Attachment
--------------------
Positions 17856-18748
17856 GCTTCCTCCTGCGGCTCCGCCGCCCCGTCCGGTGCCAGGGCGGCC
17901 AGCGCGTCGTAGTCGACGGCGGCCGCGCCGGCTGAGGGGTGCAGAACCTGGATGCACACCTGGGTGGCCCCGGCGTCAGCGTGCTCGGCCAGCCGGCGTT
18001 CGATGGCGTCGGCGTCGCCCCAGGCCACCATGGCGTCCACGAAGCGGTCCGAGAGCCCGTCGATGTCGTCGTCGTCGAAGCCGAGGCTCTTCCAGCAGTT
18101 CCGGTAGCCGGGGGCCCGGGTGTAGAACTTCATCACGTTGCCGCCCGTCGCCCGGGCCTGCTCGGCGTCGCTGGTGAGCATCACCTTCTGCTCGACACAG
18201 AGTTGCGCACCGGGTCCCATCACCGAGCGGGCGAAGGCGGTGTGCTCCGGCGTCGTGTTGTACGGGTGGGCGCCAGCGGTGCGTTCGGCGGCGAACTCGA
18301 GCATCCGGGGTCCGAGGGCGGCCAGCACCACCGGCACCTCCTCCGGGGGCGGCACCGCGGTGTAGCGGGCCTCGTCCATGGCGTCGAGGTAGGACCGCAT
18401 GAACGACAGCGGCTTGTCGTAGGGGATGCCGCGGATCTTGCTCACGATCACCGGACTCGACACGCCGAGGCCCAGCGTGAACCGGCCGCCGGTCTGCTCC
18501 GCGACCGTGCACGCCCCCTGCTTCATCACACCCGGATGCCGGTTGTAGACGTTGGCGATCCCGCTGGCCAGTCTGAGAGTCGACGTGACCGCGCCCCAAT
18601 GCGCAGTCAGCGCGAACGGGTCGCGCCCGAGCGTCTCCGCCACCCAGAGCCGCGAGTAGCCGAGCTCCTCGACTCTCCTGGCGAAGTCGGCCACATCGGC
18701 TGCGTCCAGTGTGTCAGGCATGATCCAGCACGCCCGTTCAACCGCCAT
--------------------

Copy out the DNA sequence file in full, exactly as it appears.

Positions 17856-18748
17856 GCTTCCTCCTGCGGCTCCGCCGCCCCGTCCGGTGCCAGGGCGGCC
17901 AGCGCGTCGTAGTCGACGGCGGCCGCGCCGGCTGAGGGGTGCAGAACCTGGATGCACACCTGGGTGGCCCCGGCGTCAGCGTGCTCGGCCAGCCGGCGTT
18001 CGATGGCGTCGGCGTCGCCCCAGGCCACCATGGCGTCCACGAAGCGGTCCGAGAGCCCGTCGATGTCGTCGTCGTCGAAGCCGAGGCTCTTCCAGCAGTT
18101 CCGGTAGCCGGGGGCCCGGGTGTAGAACTTCATCACGTTGCCGCCCGTCGCCCGGGCCTGCTCGGCGTCGCTGGTGAGCATCACCTTCTGCTCGACACAG
18201 AGTTGCGCACCGGGTCCCATCACCGAGCGGGCGAAGGCGGTGTGCTCCGGCGTCGTGTTGTACGGGTGGGCGCCAGCGGTGCGTTCGGCGGCGAACTCGA
18301 GCATCCGGGGTCCGAGGGCGGCCAGCACCACCGGCACCTCCTCCGGGGGCGGCACCGCGGTGTAGCGGGCCTCGTCCATGGCGTCGAGGTAGGACCGCAT
18401 GAACGACAGCGGCTTGTCGTAGGGGATGCCGCGGATCTTGCTCACGATCACCGGACTCGACACGCCGAGGCCCAGCGTGAACCGGCCGCCGGTCTGCTCC
18501 GCGACCGTGCACGCCCCCTGCTTCATCACACCCGGATGCCGGTTGTAGACGTTGGCGATCCCGCTGGCCAGTCTGAGAGTCGACGTGACCGCGCCCCAAT
18601 GCGCAGTCAGCGCGAACGGGTCGCGCCCGAGCGTCTCCGCCACCCAGAGCCGCGAGTAGCCGAGCTCCTCGACTCTCCTGGCGAAGTCGGCCACATCGGC
18701 TGCGTCCAGTGTGTCAGGCATGATCCAGCACGCCCGTTCAACCGCCAT